28 May 2007
    Yesterday was the Global Day of Prayer, the culmination of 10 Days of Prayer, and locally, months of work by the organizing committee ably and prayerfully led by Rev. Fred Milnes. It was a good group to work with and we produced a Godly result - see the photos. I also made a digital video of the complete event. My estimate of attendance was 300 max. I had hoped for 800 so this was disappointing. The international coverage all day long on God TV was awesome - a powerful indication of the power of the Holy Spirit at work in millions of hearts. Yet the local secular world gave the event absolutely no attention - not one word in the press or TV, despite receiving our press release. I suppose that is not so surprizing when you consider the paltry interest shown among many churches and Christians, who appear to be of the opinion that unless it happens within the walls of their church or the boundary of their denomination they don't give a shit. I feel grieved that for so many such matters as sports and entertainment are paramount in their lives while our world is under attack by Satan and many are being picked off to do his work, and many are suffering so much; people who could still have joy in their lives despite suffering if only they knew Him. As I pray today I feel frustrated by the blindness to the gospel of so many.

    25 March 2007
    On this 200th anniversary of the passing of the law in the English pariament outlawing slavery in Britain, I was in UK for my mother's 90th birthday 22 March, and I received a thought that I feel like sharing. Are we not so blessed to have black people in our society? The descendants of the slaves have made western countries human. We would lose so much without black people in our midst, and not just economically. I love it that a proportion of our populations are from African origin. God continue to bless them.

    I had another less reverent thought on this latest visit to UK. The English language has all but disappeared. Cockney has taken over. Seldom did I hear the Queen's English. The BBC has dropped all pretence that correct pronounciation means anything. I am probably the only person who finds this regretable. Professor Higgins, turn again in your grave. One more reason why I prefer Canada where everyone speaks the same dialect, and so snap judgements are not made about people based on accents.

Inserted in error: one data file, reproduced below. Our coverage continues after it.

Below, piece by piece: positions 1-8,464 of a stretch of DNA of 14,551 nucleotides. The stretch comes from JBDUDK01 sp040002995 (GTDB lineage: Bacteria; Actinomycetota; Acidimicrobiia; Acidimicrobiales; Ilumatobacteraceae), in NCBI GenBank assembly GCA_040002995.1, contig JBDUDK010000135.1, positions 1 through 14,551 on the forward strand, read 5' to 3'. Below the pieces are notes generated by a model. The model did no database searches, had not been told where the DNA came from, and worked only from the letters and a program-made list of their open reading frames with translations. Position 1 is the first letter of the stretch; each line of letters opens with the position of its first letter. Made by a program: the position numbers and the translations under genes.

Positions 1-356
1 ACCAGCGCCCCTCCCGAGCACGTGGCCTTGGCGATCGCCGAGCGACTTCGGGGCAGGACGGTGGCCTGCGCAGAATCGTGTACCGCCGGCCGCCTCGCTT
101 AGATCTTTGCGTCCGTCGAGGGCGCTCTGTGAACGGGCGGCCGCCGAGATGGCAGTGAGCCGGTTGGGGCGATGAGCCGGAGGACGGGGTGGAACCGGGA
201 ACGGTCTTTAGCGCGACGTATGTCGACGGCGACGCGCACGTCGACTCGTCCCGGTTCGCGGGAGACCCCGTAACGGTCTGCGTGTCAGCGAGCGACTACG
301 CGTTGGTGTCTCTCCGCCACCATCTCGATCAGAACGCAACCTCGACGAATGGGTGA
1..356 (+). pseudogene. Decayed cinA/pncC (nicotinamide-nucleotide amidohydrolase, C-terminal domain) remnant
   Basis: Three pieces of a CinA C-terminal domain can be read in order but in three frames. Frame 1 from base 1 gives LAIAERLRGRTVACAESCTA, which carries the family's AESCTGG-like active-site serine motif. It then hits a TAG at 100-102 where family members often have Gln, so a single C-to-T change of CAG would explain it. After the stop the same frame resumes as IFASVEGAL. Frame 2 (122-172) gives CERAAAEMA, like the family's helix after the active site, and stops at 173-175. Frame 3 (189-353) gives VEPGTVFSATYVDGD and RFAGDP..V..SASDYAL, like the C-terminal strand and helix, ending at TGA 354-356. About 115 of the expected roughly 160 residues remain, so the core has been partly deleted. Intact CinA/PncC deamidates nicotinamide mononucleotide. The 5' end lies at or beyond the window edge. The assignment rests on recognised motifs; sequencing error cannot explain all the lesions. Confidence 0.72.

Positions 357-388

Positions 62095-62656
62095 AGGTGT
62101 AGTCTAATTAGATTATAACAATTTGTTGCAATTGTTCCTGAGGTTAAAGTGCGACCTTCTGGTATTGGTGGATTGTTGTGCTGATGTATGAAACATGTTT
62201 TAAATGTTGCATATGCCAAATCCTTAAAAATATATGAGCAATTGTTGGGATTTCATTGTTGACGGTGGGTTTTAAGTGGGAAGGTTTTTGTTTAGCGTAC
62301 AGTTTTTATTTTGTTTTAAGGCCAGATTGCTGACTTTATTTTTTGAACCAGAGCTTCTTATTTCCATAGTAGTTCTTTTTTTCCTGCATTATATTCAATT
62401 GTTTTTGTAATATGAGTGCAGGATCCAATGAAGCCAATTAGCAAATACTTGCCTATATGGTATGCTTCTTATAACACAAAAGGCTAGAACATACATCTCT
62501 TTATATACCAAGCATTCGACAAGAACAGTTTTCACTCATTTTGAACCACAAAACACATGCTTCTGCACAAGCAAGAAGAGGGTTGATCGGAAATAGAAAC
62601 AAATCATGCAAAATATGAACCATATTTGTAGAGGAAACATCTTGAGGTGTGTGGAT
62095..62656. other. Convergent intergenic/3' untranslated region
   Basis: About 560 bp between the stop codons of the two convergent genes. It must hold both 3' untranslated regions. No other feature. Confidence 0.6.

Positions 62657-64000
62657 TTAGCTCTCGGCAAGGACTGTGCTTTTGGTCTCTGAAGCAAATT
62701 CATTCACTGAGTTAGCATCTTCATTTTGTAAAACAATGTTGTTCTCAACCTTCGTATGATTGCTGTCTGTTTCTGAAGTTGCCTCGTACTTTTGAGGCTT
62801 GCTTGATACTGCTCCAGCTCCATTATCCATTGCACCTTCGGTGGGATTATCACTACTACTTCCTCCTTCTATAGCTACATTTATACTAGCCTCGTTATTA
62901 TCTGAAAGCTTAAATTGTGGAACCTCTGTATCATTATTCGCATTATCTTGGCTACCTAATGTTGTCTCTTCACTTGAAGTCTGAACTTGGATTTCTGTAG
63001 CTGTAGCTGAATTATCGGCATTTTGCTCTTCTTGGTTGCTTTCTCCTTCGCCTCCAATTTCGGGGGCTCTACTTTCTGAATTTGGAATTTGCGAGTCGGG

15 February 2007
    My birthday! Ever since we got married nearly eight years ago, whenever Laurie-Ann asked me what I would like for dessert, I always said "Baked Alaska," a magnificent creation I remembered from way back, probably navy days. Of course I never got it - until now. This week, as a special birthday treat, after she had checked many Ottawa restaurants and none offered it, she decided to make one, with Google help. Finally the great moment came when the frozen ice cream and sorbet and cake structure went into the oven to cook the meringue, for a very short time. Mmmmm, did it taste magnificent! Making Baked Alaska - video instructions.

    30 January 2007
    Nora Jones' new record, "Not Too Late" came out today. I bought it. Played track 10 on Window of Opportunity as a random pick without having heard it (major self control) because I wanted to prove that there would be no bad tracks on the CD. I was right.

    22 December 2006
    Last week a judge ordered a Christmas tree moved from the lobby of a Toronto courthouse to a less conspicuous hallway so as not to offend non-Christians. This is either yet another example of the authorities taking action when they receive a single (crank) complaint, or an instance of the kind of bigotry exposed by Ben Stein. That atheists today are so passionate to stamp out any display of Christianity in a public place is a cause for major alarm. In this instance the Ontario Premier stepped in to cool the judge down. Watch out for future attempts to ban crosses, religious content in funerals, and charitable status for churches - unless the silent majority - you - becomes as active as the atheists.